2008-10-03

Internet Resources I didn't know about, second in an ongoing series

So there I was, searching the Web for materials on Sewing Machine Maintenance, and lo and behold an ERIC document came up as a hit. "Huh," I went, "haven't thought about ERIC in years, wonder what this links to?"

If you followed the link, you found out, as I did, that it links to ED183837 - Military Curricula for Vocational & Technical Education. Sewing Machine Maintenance, 18-3; snappy title, what? And, get this, that had a link to the full text of said document. All 110 pages of it.

Mostly. A link to a PDF image of a microform document, which hadn't been well cared for, and it is very clear that they didn't clean the fiche and the fiche scanner properly either before or during the scan process. And the fiche wasn't COM [Computer Output Microform], it was made by photographing an already extant document, which was missing some pages [but nothing crucial, as the notes made by the folks producing the microfiche took care to note].

Think of it as a multi-generation photocopy of a training manual. With cruft. See the entry for cruft in the Jargon File, if not familiar with cruft. [If not familiar with the Jargon File, be ready to lose the next several hours as it grabs you and educates you while making you howl with laughter. The Jargon File is worthy of its own blog entry.]

But the nifty thing is that they're trying to make all the old ERIC documents available online, for free. No charges for accessing the things, none of this IEEE bait-and-switch abstract looks good but I got to pay umpteen bazillion dollars to find out if it really is what I'm looking for, no refund if it's not, same with ANSI and the other standards folks, hrmph!

Something being in ERIC doesn't make it public domain, but it does grant pre-DMCA fair use, the type beloved by librarians and researchers the world over. The idea behind ERIC was to create a repository for materials relating to science and education, with copies at all GovDoc depositories, so that the free flow of information relating to research, etc., not be impeded; just look at the name: Education Resources Information Center, ERIC. It got a real boost when various tenure assessment programs decided ERIC Documents counted towards tenure; instead of paying to be included in some specialized journal which would be printed on the cheapest paper available, and cost your University Library as much as three staff members to obtain, ERIC would accept it and distributed it to all the major universities for you, on archival microform. Another boost was that being included in ERIC established copyright in a firm and tangible fashion, so even if you planned on submitting the snazzy write-up to The Journal of ... for proper peer-review and kudos, you'd send the initial write-up to ERIC to establish it as your work, so it was then safe to give talks about it at conferences prior to it appearing in said august journal.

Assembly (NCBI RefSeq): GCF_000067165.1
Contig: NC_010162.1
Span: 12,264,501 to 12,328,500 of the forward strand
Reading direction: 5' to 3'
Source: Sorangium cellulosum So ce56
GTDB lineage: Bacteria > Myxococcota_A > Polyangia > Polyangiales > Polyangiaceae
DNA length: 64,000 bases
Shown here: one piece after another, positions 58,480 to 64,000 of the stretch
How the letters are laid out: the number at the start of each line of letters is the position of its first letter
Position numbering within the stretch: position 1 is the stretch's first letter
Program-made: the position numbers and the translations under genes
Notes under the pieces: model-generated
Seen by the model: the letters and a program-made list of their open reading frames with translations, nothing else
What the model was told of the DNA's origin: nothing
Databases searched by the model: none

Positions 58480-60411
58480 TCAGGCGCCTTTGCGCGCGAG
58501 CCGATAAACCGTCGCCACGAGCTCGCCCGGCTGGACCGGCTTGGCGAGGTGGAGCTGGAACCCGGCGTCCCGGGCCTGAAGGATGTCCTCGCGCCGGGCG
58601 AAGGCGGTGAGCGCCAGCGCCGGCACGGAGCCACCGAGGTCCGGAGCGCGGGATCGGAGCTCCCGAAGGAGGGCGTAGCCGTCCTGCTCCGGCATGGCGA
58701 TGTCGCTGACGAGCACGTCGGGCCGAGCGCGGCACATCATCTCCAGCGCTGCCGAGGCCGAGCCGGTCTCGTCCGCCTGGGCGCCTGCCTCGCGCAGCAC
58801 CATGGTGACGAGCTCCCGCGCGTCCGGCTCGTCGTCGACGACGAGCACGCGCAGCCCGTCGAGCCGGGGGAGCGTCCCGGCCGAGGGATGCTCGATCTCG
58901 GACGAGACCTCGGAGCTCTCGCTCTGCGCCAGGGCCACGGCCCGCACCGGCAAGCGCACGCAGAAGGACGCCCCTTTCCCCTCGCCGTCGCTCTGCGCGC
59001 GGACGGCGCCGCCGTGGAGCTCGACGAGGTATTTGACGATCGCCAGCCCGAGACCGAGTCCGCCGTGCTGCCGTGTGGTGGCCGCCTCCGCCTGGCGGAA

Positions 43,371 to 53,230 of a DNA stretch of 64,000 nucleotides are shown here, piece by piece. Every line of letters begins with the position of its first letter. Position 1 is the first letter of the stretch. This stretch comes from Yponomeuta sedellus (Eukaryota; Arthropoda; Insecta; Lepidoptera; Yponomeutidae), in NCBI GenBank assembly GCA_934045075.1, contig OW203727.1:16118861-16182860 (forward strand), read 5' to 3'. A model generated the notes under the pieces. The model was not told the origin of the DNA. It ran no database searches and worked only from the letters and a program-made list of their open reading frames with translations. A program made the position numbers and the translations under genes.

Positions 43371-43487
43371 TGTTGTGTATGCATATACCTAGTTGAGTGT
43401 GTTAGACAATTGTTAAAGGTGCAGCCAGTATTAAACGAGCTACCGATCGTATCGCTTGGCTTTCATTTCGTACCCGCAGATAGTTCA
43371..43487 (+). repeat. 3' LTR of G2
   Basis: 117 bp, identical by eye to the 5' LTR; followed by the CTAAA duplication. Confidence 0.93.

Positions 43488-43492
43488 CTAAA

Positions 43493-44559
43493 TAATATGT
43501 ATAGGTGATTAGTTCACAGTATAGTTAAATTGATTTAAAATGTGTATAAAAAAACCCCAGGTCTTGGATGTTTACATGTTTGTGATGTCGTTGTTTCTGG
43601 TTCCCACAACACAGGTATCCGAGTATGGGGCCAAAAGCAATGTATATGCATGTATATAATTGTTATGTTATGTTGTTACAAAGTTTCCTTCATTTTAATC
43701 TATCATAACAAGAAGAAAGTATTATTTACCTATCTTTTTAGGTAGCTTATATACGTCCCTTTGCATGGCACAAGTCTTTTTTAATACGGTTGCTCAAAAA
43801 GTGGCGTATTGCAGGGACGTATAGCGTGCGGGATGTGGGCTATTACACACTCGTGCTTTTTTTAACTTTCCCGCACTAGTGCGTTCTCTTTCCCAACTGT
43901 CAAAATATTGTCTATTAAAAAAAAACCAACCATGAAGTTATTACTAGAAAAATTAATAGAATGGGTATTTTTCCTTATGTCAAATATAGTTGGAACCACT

Ignore the past-tense, ERIC is alive and growing, and has made the switch-over to the Internet with flying colors.

Check them out. Who knows, you might decide to submit something to them, yourself.

That's a wrap.

Post this Puppy!

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